Films and sound recordings: old regime for films: avoidance: individual exit schemes: the exit charge
S797, S803 Income Tax Act 2007
The ‘chargeable event’
A chargeable event occurs when all the conditions at BIM56520 have been met. Often the disposal and exit event are likely to be simultaneous. Providing a claim has already been made, then the charge applies at the time when the disposal and exit event occur.
These rules mean that it is possible for a claim to loss relief to itself be a chargeable event. This is necessary to prevent an individual avoiding the charge by delaying the loss claim until after the exit. This situation may be unlikely as, in such an instance, the individual will probably not make the claim. However, should a claim for loss relief be made and you have reason to believe that an exit event and disposal have already taken place or are planned, you should refer the case to Anti-avoidance Group (Films) before giving effect to the claim.
It is quite possible that there may be more than one, or indeed several, chargeable events in the same or different tax years. There are several ways that this could happen. For example consideration may be received in instalments, there may be several claims or part disposals, or an individual’s capital contribution may be reduced incrementally. It is therefore important to maintain full records of any disposals, loss claims and exit events for affected individuals. It is, of course, the individual’s own responsibility in the first instance to self assess where the exit charge applies.
In most cases, it will be much more beneficial for an individual to remain within a tax deferral scheme and repay the deferred tax over the duration of the scheme rather than incurring an exit charge. Therefore, it is unlikely that the exit charge will be applied in many cases. However, in order to monitor the effectiveness of this charge, Anti-avoidance Group (Films) would like to hear of any cases where the exit charge arises.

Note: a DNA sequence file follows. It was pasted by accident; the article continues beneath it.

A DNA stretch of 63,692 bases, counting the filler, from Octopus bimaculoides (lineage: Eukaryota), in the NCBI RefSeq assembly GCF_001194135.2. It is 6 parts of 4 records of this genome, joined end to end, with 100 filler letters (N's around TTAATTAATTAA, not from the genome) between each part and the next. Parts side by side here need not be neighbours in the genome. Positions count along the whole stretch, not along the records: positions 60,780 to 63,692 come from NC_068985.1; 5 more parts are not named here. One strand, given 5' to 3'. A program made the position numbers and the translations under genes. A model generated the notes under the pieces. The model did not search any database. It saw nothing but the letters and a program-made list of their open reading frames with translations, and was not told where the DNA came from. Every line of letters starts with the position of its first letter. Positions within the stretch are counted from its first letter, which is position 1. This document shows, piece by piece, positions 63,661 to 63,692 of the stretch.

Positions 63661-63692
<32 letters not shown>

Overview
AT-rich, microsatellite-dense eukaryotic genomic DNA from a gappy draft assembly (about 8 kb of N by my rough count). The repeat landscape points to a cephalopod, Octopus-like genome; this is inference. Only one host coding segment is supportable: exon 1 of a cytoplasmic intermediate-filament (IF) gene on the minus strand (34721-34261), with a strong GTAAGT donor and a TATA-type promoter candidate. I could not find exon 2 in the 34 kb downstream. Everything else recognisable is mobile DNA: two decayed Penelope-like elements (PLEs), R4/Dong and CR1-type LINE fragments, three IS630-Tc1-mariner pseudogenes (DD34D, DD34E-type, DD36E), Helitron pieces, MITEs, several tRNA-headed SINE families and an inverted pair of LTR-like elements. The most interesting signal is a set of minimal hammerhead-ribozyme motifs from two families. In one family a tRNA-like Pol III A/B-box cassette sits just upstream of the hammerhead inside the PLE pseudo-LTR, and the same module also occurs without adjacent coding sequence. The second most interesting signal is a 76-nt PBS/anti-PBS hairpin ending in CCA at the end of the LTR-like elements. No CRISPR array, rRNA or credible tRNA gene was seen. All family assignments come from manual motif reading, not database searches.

The ‘chargeable amount’
The chargeable amount is equal to the sum of:
- the amount or value of any non-taxable consideration (see BIM56525) received in a tax year by the individual for the relevant disposal (or disposals), and
- the amount by which the sideways loss relief or relief against chargeable gains claimed exceeds the individual’s capital contribution to the trade (see BIM56540).
Any amounts which have already been treated as consideration under (a) cannot be included again in a later chargeable event.
The excess losses in (b) are reduced (but not below nil) by any amount of excess loss that has previously been subject to an exit charge.
Any amount of non-taxable consideration which is included in the chargeable amount cannot also be included in calculating a reduction in an individual’s capital contribution to the trade.
The charge to tax
Income Tax is charged on the individual in the tax in which the chargeable event (or events) takes place.
The individual is deemed to have received an amount of income, equal to the chargeable amount, which is chargeable to Income Tax. The charge is a stand-alone charge so that the income is not treated as profits of the trade.
Death is not an occasion of charge
Death does not lead to a charge to tax under the exit charge. Even though an individual may be said to have lost his right to income at the time of his death, the charge to tax cannot be applied as it can only arise on the individual who has claimed the losses. It cannot be raised on the executors or successors of a deceased person.
However, as with any personal tax liability which comes into existence before death, the executors or successors may be liable for any chargeable amount which arose before the person died.
Examples showing how the exit charge is computed in certain situations are included at BIM56550.